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Better control of reproduction in trout and salmon may be in aquaculture's future

Date:
July 23, 2010
Source:
USDA/Agricultural Research Service
Summary:
Fast-growing farm-raised salmon and trout that are sterile can now be produced using a method developed by agricultural scientists. Blocking reproduction can enhance growth, and is important for fish being reared in situations where reproduction is undesirable.
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ARS scientists have developed a more efficient way to produce Atlantic salmon that are sterile so they grow faster and cannot interbreed with wild salmon.
Credit: Photo by Troutlodge, Inc.

Fast-growing farm-raised salmon and trout that are sterile can now be produced using a method developed by Agricultural Research Service (ARS) scientists. Blocking reproduction can enhance growth, and is important for fish being reared in situations where reproduction is undesirable.

The method allows researchers to more efficiently and reliably produce fish that have three sets of chromosomes, instead of the usual two sets. Fish with the extra set of chromosomes can't reproduce, so the energy from the food they eat is shifted from reproduction to growth. Also, cultured fish that are not capable of breeding with native populations can be stocked in natural waters.

Bigger fish for consumers and sterile fish for producers and anglers are the goals of ARS scientists who are working with the aquaculture industry on genetic methods to more efficiently produce fish that grow faster on less feed and can't reproduce in the wild.

William K. Hershberger, former research leader at the ARS National Center for Cool and Cold Water Aquaculture (NCCCWA) in Leetown, W.Va., and NCCCWA biologist Mark Hostuttler investigated the earliest stages of fish development, from fertilized egg to the two-cell stage, and developed a more effective way to produce rainbow trout that have four sets of chromosomes. Those trout are then crossed with typical fish that have two chromosome sets, yielding offspring that have the desired three sets of chromosomes.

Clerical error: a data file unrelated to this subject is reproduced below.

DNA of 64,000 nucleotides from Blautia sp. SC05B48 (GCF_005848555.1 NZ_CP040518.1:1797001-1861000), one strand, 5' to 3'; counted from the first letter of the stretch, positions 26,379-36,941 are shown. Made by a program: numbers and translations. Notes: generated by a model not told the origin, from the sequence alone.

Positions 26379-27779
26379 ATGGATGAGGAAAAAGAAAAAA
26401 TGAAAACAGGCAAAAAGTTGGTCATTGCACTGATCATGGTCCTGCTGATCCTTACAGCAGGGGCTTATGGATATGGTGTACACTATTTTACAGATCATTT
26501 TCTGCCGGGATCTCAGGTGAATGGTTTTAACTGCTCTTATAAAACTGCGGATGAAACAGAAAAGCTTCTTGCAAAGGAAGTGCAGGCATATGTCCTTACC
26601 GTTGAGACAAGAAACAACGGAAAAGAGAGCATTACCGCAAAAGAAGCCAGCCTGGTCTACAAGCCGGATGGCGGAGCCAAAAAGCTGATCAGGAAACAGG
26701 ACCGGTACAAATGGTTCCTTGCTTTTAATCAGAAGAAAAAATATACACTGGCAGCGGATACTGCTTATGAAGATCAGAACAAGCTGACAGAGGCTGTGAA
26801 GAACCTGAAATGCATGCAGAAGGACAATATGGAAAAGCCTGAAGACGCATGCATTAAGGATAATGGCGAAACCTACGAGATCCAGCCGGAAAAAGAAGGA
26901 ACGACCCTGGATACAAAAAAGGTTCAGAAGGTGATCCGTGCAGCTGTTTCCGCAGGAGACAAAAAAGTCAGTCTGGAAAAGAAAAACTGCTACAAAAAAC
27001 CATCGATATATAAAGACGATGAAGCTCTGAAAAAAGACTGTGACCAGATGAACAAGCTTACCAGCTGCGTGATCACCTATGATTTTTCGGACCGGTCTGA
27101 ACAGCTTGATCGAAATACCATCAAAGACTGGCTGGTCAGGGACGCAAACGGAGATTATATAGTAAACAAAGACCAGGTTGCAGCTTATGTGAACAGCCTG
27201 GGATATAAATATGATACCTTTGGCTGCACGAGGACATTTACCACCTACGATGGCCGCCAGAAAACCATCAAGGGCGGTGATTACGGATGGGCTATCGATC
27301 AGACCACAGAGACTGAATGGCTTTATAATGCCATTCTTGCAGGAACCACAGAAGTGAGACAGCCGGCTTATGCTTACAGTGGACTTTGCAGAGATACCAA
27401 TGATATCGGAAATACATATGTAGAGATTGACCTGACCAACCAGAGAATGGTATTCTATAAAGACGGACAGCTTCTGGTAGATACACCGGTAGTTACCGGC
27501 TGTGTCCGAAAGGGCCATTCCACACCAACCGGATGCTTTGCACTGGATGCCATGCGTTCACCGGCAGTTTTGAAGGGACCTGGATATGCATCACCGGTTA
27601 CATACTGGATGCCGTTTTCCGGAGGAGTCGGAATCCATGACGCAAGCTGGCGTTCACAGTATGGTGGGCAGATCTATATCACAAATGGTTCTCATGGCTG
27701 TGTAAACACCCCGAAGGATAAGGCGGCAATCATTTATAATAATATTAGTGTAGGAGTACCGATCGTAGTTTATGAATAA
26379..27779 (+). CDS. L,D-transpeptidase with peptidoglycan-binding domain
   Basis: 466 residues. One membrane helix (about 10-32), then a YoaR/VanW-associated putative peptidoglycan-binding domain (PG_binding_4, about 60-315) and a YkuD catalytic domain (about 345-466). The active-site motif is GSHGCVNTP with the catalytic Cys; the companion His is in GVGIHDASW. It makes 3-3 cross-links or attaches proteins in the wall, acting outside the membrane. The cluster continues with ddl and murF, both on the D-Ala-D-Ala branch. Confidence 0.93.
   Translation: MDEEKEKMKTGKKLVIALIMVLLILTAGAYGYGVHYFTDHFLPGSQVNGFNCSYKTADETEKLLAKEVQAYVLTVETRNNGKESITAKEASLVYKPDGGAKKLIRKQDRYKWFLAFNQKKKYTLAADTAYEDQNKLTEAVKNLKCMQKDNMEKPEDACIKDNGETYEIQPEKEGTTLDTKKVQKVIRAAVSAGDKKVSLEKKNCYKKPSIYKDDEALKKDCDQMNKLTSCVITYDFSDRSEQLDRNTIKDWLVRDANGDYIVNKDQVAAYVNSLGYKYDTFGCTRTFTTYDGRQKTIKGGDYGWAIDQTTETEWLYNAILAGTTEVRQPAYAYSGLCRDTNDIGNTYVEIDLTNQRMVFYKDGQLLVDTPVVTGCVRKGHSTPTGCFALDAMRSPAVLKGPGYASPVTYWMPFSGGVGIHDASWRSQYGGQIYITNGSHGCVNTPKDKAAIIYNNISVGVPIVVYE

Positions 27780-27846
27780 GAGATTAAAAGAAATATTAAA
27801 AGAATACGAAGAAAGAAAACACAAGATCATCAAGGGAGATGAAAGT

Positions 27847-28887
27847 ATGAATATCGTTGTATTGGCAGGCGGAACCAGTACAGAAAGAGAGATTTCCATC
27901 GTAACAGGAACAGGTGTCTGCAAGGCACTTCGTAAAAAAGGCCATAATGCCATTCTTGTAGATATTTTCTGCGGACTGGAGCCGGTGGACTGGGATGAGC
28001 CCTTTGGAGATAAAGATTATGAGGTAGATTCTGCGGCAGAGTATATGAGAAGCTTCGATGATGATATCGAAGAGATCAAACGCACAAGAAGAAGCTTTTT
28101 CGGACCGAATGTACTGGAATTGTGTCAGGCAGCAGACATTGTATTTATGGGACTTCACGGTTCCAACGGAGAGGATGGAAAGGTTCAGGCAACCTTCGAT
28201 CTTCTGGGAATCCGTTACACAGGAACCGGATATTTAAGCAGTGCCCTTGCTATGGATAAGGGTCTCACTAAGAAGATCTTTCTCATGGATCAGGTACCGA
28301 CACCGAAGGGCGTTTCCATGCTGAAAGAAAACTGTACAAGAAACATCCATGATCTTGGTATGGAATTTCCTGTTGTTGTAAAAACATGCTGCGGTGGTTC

Now, ARS fish physiologist Gregory Weber and Hostuttler have improved on that method, and preliminary studies have expanded its application to Atlantic salmon, brook trout and brown trout. They are also in the process of breeding these fish for experiments that will determine whether these three-chromosome-set fish are good performers in terms of production traits such as growth to market size, stress tolerance, and disease resistance.

Additionally, Weber and Hostuttler have developed a way to validate chromosome status on 20 fish at a time, instead of just one.


Story Source:

The above post is reprinted from materials provided by USDA/Agricultural Research Service. The original item was written by Sharon Durham. Note: Materials may be edited for content and length.


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USDA/Agricultural Research Service. "Better control of reproduction in trout and salmon may be in aquaculture's future." ScienceDaily. ScienceDaily, 23 July 2010. <www.sciencedaily.com/releases/2010/07/100721112147.htm>.
USDA/Agricultural Research Service. (2010, July 23). Better control of reproduction in trout and salmon may be in aquaculture's future. ScienceDaily. Retrieved September 1, 2015 from www.sciencedaily.com/releases/2010/07/100721112147.htm
USDA/Agricultural Research Service. "Better control of reproduction in trout and salmon may be in aquaculture's future." ScienceDaily. www.sciencedaily.com/releases/2010/07/100721112147.htm (accessed September 1, 2015).

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